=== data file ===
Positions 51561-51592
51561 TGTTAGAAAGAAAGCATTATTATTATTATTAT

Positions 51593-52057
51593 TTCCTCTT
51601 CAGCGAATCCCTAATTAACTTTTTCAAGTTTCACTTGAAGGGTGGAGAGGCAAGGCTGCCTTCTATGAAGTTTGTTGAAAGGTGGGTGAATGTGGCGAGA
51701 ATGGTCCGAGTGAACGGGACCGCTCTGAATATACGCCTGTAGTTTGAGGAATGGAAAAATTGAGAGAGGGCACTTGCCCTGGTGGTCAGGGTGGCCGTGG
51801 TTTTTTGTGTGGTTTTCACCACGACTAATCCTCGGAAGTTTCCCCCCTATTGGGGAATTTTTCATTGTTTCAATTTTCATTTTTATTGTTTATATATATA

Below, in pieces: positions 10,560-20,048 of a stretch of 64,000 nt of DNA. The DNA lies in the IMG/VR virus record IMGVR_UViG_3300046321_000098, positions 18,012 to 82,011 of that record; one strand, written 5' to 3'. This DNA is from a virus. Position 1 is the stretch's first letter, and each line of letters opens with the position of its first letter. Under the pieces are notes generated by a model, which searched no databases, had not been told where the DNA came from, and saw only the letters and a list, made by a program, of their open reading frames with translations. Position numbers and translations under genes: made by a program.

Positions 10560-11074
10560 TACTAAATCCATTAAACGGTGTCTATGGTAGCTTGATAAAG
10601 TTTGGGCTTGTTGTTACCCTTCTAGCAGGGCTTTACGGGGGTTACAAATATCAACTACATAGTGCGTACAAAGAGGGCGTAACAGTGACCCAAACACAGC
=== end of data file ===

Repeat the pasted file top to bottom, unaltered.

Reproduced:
Positions 51561-51592
51561 TGTTAGAAAGAAAGCATTATTATTATTATTAT

Positions 51593-52057
51593 TTCCTCTT
51601 CAGCGAATCCCTAATTAACTTTTTCAAGTTTCACTTGAAGGGTGGAGAGGCAAGGCTGCCTTCTATGAAGTTTGTTGAAAGGTGGGTGAATGTGGCGAGA
51701 ATGGTCCGAGTGAACGGGACCGCTCTGAATATACGCCTGTAGTTTGAGGAATGGAAAAATTGAGAGAGGGCACTTGCCCTGGTGGTCAGGGTGGCCGTGG
51801 TTTTTTGTGTGGTTTTCACCACGACTAATCCTCGGAAGTTTCCCCCCTATTGGGGAATTTTTCATTGTTTCAATTTTCATTTTTATTGTTTATATATATA

Below, in pieces: positions 10,560-20,048 of a stretch of 64,000 nt of DNA. The DNA lies in the IMG/VR virus record IMGVR_UViG_3300046321_000098, positions 18,012 to 82,011 of that record; one strand, written 5' to 3'. This DNA is from a virus. Position 1 is the stretch's first letter, and each line of letters opens with the position of its first letter. Under the pieces are notes generated by a model, which searched no databases, had not been told where the DNA came from, and saw only the letters and a list, made by a program, of their open reading frames with translations. Position numbers and translations under genes: made by a program.

Positions 10560-11074
10560 TACTAAATCCATTAAACGGTGTCTATGGTAGCTTGATAAAG
10601 TTTGGGCTTGTTGTTACCCTTCTAGCAGGGCTTTACGGGGGTTACAAATATCAACTACATAGTGCGTACAAAGAGGGCGTAACAGTGACCCAAACACAGC